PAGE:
Mike Daugherty is the director of technology for a high-achieving public school district in Ohio, an occasional contributor to AATT (see his last post, 5 Things You Need to Know About 3D Printing), and the author of Modern EdTech Leadership, a discussion on how today’s administrators handle the blending of tech and ed. I asked him if he could distill this profile into bite-size chunks, consumable over coffee or between classes. Here’s what he came up with:
Handling the technology needs of a public school system can be a daunting task at times. Online testing, BYOD, 1:1 computing, and assistive technology are only a handful of the variety of technical challenges that flow through the department every day. In my experience, truly successful technology teams possess the eight key characteristics outlined below. I discuss these and many more topics related to educational technology leadership at my website and in my new book, Modern EdTech Leadership.
- Responsive – Strong technology departments understand the importance of responding to teacher’s requests. Whether these are work orders or emails, a quick response is best. This doesn’t mean the department says yes to every wish or fixes every work order within minutes of a ticket being placed. It simply means they respond to the initial request as fast as possible by letting the teacher know when they can expect to receive help.
- Proactive – Instead of always reacting to issues, successful IT departments proactively attempt to identify potential problems and prevent them. This can be something as simple as monitoring the district infrastructure for trouble spots to meticulously going through an image before pushing it out to 300 machines. Well-built teams thoughtfully think through their plans to avoid future troubles.
- Diverse – A team made up of network engineers may not do very well helping a teacher design a lesson plan. On the flip side, a technology integrationist may not have the mindset needed to resolve a string of wireless issues plaguing the network. A successful tech team recognizes its member’s individual strengths and weaknesses. Issues are then assigned to the person(s) that is strong in that area. Larger conversations involve everyone on the team to ensure that all aspects of a project or problem are being addressed.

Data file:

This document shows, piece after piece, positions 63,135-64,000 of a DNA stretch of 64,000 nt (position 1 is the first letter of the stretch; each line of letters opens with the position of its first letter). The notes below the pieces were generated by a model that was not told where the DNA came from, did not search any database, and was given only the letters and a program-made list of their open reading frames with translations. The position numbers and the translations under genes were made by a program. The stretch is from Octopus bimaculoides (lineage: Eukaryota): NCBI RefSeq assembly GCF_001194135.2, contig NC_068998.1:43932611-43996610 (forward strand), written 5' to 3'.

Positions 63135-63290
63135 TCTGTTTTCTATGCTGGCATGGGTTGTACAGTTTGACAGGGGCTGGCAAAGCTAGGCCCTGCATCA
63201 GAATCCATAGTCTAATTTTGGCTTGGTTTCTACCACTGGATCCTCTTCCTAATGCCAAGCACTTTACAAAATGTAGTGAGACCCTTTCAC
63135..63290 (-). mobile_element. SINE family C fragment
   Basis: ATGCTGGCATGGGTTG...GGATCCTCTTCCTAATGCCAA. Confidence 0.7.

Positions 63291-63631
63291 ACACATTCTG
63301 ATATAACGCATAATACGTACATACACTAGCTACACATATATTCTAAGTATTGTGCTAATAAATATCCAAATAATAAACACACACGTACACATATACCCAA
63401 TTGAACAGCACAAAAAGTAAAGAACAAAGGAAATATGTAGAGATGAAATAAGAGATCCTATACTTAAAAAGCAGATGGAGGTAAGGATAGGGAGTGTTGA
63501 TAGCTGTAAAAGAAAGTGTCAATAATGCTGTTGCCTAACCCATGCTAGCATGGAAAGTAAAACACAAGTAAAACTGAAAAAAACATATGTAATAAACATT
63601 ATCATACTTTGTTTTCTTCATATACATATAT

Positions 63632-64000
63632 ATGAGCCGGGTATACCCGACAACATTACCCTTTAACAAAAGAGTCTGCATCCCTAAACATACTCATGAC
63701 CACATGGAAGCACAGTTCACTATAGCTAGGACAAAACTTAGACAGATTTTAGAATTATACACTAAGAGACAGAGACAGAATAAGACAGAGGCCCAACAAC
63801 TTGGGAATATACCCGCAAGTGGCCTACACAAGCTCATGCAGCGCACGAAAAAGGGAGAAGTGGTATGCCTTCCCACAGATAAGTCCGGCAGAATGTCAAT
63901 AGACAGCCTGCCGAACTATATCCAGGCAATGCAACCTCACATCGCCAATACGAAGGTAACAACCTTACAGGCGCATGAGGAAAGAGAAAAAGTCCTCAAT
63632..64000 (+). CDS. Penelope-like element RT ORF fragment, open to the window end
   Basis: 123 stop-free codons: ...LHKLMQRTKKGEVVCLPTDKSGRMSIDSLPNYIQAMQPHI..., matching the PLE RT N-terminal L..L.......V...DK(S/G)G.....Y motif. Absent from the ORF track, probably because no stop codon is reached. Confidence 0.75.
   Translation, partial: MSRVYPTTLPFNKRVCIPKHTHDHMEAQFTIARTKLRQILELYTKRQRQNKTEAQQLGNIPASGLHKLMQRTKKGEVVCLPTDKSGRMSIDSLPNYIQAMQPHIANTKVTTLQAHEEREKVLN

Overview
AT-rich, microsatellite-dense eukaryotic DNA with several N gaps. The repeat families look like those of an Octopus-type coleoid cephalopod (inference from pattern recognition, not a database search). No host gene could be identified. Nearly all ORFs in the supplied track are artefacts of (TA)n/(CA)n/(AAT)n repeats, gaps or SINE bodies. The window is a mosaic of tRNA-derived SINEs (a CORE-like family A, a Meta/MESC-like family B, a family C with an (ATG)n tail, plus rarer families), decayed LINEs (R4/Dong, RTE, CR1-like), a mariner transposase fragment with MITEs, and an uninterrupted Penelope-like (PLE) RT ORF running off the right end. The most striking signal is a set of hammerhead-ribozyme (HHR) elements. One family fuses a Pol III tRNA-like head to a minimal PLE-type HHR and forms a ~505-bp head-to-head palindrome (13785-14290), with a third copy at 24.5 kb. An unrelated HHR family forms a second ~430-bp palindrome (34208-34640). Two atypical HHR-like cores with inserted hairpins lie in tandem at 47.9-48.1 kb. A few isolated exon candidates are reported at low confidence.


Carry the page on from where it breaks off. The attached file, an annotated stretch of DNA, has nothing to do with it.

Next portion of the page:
It’s America’s birthday and I’m celebrating. What I write today will be… anything I want–gibberish, a short story, guest articles on crazy topics. I have no idea. My son’s in Kuwait protecting America’s distant shores. My daughter’s in San Diego preparing her LPD for some future battle. I’m here, thanking both of them and every other service member who accepted the calling to protect our nation’s freedoms.
God be with all of you.
Categories: Holidays, News
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Digital only, for all of these devices:
When a colleague tells you she heard about a new tech tool from someone in her PLN, do you first wonder what she’s talking about–not the tool but the three-letter acronym? Or maybe you think, ‘Of course [Amanda] has a PLN. She’s a geek.’ You might even understand the purpose of a PLN–to provide educators with a collaborative learning environment–but think you don’t need one, or staff development provided by your school is all you can handle.
What is a PLN
According to D. Johnson (2013), a PLN is:
“a self-created set of experts, colleagues, and resources…that meet one’s daily learning needs.”
More simply, it’s:
…an extended group of knowledgeable people you reach out to for answers, and trust to guide your learning.
These individuals can be anywhere in the world, but are always carefully selected by you for their expertise in your subject area. It doesn’t mean they have all the answers. It means that when you have questions, you trust them to inform your thinking, guide your research, and provide answers and directions scaffolded from their personal experience. You may never meet them in person, though you likely collaborate through Google Hangouts, Skypes, or pre-arranged TweetUps.
I’ve been on the hunt for a good–scratch that: excellent–Learning Management System for several months. There are a lot of options out there, but none had enough of the characteristics that most teachers I know look for with an LMS, namely:
- delivers content to students in a variety of formats
- tracks student progress on assigned activities
- assesses student learning (both formative and summative)
- provides for teacher-student and student-student communication
- intuitive to use for both teachers and students, to encourage daily access. It should be non-intimidating, non-threatening, even non-geeky, so stakeholders feel as comfortable as they would in a physical classroom
- works across all platforms–iPads, web, Chromebooks
- plays well with a wide variety of apps, such as Khan Academy
- easily monitors student progress, work, and learning
- includes reminders of activities
- communicates important announcements to students
- allows for co-teaching in a classroom (an arrangement that is growing in popularity)